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Salt Lake County Expands Program to Repair Polluting Cars

Whittney Evans
Salt Lake County Mayor Ben McAdams with Jerry Lambert, owner of Jerry Lambert's Automotive.

Salt Lake County is expanding its Vehicle Repair Assistance Program, which helps qualified residents improve their cars and the air along the Wasatch Front.

State law allows drivers with cars that don’t pass an emissions test to get a waiver for the year. But as Salt Lake County Mayor Ben McAdams points out, that car remains on the road, polluting the air.

“What I love about this program is this is government working with the private sector to help people continue to get to and from work and to get about their busy lives, but reduce the impacts in pollution they have on our community,” McAdams says.

According to the Salt Lake County health department, a vehicle that fails an emissions test is often 100 times dirtier than when its emissions systems are maintained. That means fixing a non-compliant vehicle is like taking 100 cars off the road.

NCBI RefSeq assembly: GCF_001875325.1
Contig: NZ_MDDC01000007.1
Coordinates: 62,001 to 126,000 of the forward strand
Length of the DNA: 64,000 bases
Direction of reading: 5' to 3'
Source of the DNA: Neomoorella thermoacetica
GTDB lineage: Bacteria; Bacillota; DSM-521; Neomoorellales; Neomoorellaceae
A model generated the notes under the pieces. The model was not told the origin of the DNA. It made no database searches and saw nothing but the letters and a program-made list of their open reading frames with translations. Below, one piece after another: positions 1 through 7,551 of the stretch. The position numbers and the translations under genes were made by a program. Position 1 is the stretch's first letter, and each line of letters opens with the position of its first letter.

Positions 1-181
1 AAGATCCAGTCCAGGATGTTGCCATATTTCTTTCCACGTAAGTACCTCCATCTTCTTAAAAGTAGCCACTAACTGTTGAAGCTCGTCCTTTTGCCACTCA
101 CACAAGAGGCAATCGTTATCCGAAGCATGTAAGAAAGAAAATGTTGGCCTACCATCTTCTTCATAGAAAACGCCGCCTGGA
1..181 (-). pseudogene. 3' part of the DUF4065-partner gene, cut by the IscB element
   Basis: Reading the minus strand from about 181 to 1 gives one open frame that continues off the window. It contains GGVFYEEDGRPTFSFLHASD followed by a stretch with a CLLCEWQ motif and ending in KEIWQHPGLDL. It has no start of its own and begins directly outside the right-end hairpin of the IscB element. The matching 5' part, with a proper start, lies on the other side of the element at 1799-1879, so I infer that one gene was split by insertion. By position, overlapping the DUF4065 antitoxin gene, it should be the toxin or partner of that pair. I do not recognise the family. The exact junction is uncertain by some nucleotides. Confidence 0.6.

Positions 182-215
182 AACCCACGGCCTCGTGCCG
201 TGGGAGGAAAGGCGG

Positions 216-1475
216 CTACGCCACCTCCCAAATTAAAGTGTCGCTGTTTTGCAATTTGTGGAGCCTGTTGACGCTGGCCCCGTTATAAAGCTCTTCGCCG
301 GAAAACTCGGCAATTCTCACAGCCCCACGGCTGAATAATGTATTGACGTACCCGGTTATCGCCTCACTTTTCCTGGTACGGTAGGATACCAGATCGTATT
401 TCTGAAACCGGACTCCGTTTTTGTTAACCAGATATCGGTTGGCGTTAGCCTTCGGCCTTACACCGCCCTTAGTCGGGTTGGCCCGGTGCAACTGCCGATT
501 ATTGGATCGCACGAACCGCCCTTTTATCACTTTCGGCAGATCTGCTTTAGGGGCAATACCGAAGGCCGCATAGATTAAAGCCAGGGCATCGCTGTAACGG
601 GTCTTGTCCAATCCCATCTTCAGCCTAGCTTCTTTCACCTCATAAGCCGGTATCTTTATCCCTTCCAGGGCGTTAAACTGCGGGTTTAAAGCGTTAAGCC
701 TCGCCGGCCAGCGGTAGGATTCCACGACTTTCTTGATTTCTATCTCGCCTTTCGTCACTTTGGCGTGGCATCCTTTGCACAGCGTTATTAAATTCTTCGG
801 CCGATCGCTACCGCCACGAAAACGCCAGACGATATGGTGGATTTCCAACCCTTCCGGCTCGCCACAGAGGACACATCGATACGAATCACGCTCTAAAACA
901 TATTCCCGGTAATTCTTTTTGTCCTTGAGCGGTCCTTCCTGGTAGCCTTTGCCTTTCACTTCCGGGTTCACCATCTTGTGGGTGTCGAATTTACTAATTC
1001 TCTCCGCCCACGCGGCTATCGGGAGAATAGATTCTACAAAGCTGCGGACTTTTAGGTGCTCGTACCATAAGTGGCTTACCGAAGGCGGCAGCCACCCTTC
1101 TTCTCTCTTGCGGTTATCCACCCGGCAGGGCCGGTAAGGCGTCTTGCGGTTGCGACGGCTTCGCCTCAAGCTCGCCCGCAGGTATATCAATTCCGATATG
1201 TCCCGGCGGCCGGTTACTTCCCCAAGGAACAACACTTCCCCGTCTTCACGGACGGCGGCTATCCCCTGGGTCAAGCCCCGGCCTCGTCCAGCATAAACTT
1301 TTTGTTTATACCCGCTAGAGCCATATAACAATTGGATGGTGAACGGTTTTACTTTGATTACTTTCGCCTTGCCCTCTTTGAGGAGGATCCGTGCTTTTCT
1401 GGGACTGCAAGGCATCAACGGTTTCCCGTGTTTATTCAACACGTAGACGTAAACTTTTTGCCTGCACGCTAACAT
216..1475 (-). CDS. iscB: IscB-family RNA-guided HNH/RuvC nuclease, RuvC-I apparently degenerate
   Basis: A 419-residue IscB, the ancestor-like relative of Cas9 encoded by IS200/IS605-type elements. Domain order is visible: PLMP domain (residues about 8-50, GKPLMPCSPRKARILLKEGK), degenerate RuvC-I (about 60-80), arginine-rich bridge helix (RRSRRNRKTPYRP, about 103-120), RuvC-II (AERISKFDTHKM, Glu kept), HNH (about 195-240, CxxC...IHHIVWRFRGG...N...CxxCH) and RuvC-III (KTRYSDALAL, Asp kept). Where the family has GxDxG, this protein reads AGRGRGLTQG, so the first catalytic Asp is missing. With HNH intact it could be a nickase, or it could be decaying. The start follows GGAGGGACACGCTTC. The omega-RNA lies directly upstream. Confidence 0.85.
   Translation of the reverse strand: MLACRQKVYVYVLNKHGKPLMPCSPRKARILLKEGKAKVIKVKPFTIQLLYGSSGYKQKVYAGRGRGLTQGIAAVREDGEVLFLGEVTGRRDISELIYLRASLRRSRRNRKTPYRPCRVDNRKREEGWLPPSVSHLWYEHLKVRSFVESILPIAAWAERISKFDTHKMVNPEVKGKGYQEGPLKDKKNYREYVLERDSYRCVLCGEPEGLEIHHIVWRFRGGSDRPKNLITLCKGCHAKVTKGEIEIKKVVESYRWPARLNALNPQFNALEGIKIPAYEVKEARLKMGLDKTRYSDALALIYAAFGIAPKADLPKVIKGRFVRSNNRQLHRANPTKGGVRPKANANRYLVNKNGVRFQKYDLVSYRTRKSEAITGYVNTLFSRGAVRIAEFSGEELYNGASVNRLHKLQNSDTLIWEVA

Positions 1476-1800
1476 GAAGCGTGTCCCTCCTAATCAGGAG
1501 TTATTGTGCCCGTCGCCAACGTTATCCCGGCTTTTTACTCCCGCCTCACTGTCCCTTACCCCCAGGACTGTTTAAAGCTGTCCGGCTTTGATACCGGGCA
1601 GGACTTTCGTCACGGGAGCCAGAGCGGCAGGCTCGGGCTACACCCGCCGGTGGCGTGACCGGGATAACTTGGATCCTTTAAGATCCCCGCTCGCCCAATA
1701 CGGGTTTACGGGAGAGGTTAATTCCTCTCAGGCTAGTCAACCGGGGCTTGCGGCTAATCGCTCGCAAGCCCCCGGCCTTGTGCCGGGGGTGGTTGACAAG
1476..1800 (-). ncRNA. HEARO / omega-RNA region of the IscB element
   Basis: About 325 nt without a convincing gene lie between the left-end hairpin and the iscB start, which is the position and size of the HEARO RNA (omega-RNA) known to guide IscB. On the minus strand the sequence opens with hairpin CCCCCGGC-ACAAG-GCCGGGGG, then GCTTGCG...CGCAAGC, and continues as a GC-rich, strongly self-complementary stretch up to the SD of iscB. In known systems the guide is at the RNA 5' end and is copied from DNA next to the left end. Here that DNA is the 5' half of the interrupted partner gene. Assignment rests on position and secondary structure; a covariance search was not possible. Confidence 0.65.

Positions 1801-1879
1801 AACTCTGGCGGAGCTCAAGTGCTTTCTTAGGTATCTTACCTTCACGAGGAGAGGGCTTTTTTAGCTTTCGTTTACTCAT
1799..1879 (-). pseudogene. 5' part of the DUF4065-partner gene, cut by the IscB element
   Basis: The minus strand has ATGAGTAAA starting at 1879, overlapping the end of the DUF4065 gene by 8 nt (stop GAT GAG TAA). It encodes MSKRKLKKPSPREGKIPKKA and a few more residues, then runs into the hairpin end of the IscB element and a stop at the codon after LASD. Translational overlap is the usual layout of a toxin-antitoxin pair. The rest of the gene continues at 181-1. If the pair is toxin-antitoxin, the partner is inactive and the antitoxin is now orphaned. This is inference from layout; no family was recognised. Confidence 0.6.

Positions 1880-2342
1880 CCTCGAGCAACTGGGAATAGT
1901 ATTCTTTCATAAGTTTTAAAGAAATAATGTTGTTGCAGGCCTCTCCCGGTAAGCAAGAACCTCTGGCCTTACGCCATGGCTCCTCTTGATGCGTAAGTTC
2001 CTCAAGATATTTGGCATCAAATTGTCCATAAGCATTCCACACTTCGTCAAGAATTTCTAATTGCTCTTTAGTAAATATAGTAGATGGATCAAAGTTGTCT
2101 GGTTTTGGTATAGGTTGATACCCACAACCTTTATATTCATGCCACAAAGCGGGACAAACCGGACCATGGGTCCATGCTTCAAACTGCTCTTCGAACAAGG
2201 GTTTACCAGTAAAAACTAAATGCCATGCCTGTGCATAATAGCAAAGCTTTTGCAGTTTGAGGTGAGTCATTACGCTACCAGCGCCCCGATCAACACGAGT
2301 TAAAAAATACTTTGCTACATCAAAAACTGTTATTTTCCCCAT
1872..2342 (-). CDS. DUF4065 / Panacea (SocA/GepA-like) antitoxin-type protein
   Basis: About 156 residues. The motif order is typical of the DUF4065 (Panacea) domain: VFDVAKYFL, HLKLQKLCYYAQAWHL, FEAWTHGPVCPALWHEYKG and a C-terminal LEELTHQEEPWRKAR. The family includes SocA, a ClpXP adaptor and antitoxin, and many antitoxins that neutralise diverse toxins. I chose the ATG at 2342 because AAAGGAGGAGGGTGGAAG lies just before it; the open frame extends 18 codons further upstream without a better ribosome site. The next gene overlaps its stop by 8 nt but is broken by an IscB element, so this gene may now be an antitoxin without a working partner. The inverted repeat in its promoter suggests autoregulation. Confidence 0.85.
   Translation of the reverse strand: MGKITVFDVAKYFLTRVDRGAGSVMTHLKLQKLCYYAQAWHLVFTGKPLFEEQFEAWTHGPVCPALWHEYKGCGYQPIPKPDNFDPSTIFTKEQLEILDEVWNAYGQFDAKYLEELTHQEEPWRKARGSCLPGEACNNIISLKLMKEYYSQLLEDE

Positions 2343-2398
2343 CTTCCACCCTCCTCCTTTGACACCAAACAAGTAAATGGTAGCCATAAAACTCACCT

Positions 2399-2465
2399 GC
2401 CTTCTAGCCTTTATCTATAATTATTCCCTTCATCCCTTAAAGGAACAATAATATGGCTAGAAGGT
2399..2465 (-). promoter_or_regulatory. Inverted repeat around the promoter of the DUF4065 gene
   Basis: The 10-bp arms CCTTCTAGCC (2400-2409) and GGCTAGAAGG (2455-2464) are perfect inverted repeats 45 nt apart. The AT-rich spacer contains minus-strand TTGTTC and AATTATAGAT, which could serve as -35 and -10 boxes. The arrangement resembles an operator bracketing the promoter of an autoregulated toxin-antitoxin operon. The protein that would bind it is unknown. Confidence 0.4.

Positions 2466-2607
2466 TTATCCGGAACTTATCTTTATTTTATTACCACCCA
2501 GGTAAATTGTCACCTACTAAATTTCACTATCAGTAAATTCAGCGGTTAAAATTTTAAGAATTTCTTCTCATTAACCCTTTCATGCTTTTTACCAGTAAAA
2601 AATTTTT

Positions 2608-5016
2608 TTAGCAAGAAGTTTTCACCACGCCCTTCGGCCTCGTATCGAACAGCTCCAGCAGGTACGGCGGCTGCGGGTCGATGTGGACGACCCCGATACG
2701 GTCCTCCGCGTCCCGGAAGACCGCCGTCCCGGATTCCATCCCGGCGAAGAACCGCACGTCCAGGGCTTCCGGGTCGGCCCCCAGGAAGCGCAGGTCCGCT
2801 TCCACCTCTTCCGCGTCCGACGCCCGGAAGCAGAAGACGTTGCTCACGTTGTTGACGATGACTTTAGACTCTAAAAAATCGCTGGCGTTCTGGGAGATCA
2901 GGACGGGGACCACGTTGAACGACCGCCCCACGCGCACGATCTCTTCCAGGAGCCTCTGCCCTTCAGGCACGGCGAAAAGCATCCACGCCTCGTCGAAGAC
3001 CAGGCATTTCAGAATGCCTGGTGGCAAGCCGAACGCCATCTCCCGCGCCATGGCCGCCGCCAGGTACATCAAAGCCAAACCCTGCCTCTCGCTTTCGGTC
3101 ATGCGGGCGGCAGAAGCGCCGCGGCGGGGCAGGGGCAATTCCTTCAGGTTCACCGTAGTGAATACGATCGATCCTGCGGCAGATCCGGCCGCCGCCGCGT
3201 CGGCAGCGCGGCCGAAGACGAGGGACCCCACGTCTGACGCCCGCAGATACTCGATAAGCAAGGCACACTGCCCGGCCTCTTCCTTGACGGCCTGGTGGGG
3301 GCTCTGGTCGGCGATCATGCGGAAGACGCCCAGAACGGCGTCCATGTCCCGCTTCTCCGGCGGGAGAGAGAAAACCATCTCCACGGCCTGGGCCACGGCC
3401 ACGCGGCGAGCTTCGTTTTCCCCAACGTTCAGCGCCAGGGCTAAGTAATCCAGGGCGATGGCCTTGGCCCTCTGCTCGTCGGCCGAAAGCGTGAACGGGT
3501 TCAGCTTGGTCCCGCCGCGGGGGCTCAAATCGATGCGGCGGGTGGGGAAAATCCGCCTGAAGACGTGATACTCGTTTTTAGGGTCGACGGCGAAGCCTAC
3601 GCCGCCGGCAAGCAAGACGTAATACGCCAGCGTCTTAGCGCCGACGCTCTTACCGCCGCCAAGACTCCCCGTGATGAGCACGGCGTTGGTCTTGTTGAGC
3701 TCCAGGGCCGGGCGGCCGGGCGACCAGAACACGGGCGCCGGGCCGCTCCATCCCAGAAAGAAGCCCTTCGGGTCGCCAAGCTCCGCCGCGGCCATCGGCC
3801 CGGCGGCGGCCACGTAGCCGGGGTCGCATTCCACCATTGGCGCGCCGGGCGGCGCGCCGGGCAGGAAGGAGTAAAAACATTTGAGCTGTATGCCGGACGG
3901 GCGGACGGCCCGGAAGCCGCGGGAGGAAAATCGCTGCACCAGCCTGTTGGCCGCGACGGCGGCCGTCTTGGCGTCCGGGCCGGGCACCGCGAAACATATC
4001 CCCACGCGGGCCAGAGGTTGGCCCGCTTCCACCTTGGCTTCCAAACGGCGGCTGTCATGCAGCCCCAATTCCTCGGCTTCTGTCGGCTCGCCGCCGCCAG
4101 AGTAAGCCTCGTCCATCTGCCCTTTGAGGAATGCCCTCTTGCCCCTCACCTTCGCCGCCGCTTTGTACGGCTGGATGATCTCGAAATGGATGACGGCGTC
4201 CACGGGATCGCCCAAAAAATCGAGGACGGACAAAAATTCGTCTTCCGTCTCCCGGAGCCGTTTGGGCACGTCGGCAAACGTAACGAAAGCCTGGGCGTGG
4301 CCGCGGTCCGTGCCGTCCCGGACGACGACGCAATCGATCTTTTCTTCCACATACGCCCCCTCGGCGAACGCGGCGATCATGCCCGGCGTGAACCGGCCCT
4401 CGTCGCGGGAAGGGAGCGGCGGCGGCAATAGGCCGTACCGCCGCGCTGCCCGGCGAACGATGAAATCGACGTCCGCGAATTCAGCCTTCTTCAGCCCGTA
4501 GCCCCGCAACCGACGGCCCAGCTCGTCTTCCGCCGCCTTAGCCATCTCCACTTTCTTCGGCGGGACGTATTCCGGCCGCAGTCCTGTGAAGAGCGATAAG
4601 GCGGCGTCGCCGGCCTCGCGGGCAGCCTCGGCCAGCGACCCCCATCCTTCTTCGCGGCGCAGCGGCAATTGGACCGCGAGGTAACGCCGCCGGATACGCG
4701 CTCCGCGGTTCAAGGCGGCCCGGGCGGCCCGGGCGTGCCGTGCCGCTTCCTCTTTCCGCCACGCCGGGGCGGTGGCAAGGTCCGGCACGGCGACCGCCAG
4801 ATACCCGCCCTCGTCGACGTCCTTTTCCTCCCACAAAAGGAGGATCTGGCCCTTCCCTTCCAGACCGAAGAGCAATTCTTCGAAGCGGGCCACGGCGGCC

This year, the county’s Vehicle Repair Assistance Program received a $300,000 grant from Tesoro that allows the county to expand the program to more than 400 residents. Vehicle owners with non-compliant vehicles will be referred to independent repair shops. Drivers who are at or below 200 percent of the poverty level can get up to $1000 to repair their non-compliant cars.  

Gary Edwards is Executive Director of the Salt Lake County Health Department. He says motor vehicle emissions account for about 50 percent of the most dangerous air pollution on the Wasatch Front, pm2.5.

“Our prolonged inversions that we’re all unfortunately very accustomed to can lead to high levels of Pm2.5 and that raises significant health concerns,” Edwards says. “Thus a very important role for the health department to be involved in trying to reduce emissions.

Eligible vehicles must be model year 1996 or newer and in otherwise good repair. 

Whittney Evans grew up southern Ohio and has worked in public radio since 2005. She has a communications degree from Morehead State University in Morehead, Kentucky, where she learned the ropes of reporting, producing and hosting. Whittney moved to Utah in 2009 where she became a reporter, producer and morning host at KCPW. Her reporting ranges from the hyper-local issues affecting Salt Lake City residents, to state-wide issues of national interest. Outside of work, she enjoys playing the guitar and getting to know the breathtaking landscape of the Mountain West.
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